Health Sciences Courses

Studying overseas in Health helps you graduate on time and gives you that competitive edge! Experience different healthcare systems while learning from experts in your field of study. Gain experience in areas such as Exercise and Sports Science, Nursing, Nutrition, Public and Community Health and more!
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Available Courses by Program
COURSE: FWFCFC340 / LSSOFC340
CREDITS: 3 US credits / 45 contact hours
OFFERED: January / July Sessions: 1, 3, A, B

This course is targeted towards students with an interest in Italian food traditions, society, and culture. The main focus consists of what is generally defined as “made in Italy” culture and style in post-war Italy. Also covered are the relationships between Italian traditions, folklore and contemporary Italian society drawing from examples including festivals, food, tourism, and economy, and the influence of foreign civilizations. Students will be asked to regard the subject of food outside of the context of ingredients and the procedures used to create a dish; we will instead examine a large scale context in which food is either featured as a main component or an integral element in cultural situations. Thus the student is asked first and foremost to observe the presented material across an anthropologic lens that roves over the entire Italian peninsula. Lectures will be complemented by student cooking labs and/or tastings.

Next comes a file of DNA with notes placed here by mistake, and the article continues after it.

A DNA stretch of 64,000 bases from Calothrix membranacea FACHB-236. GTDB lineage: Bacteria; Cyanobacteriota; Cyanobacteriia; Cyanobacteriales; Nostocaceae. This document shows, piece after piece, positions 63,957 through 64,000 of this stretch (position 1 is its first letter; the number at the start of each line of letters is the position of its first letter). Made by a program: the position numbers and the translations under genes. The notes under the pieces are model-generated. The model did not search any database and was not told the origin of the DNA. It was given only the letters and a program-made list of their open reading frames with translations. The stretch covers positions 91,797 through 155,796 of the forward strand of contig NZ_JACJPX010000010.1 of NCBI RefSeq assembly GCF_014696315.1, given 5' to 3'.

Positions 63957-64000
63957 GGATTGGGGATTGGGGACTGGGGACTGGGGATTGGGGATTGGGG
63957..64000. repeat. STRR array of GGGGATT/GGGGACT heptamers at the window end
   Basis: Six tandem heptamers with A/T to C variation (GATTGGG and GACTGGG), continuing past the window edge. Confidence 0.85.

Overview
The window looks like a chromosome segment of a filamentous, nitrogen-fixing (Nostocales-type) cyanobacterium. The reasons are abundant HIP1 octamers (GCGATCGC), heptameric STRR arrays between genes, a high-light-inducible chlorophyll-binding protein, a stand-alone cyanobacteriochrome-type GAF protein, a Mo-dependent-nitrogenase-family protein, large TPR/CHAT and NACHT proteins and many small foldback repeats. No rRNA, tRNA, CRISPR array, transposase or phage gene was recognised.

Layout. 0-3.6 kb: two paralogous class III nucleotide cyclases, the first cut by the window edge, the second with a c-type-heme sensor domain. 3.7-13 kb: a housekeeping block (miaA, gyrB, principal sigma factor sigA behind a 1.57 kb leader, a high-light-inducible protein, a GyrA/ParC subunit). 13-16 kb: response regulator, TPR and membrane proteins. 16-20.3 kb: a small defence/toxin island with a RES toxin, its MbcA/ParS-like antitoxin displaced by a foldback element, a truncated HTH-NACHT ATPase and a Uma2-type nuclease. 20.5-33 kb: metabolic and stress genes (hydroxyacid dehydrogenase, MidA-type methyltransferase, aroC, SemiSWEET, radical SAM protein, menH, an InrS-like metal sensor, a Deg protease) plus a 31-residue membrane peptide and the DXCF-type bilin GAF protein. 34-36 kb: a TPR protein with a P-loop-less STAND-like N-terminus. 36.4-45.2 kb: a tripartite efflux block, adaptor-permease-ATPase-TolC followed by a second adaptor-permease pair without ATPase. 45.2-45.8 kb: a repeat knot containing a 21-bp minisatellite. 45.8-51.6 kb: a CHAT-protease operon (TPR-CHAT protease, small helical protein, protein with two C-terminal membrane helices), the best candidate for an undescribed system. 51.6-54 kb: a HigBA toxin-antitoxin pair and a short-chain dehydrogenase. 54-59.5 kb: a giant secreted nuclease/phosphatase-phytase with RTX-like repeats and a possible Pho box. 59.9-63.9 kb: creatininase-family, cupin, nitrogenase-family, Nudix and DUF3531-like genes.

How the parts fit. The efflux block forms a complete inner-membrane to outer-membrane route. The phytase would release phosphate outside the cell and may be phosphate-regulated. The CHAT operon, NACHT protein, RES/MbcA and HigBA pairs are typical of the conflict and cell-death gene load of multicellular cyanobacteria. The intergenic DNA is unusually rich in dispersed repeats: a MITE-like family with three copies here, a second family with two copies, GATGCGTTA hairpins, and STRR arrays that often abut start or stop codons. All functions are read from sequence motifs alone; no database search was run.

This course includes cooking labs, tastings, and visits.

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COURSE: FWDNNS350 / SHSSN350
CREDITS: 3 US credits / 45 contact hours
OFFERED: January

Pre-requisite: Introduction to Nutrition or equivalent.

This course is a study of the importance of nutrition in sports and exercise in order to maximize athletic potential and performance. Covered topics include food nutrients, role of water, bioenergetics in exercise and training, heat and fluid regulation during physical activity, weight, and eating behaviors. Students are encouraged to form educated and strategic regimens (exercise and dietary plans) from both scientific and holistic approaches for professional athletes and physically active individuals.

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COURSE: FWFCFF347
CREDITS: 3 US credits / 45 contact hours
OFFERED: January / July Sessions: 1, 2, 3, 4, A, B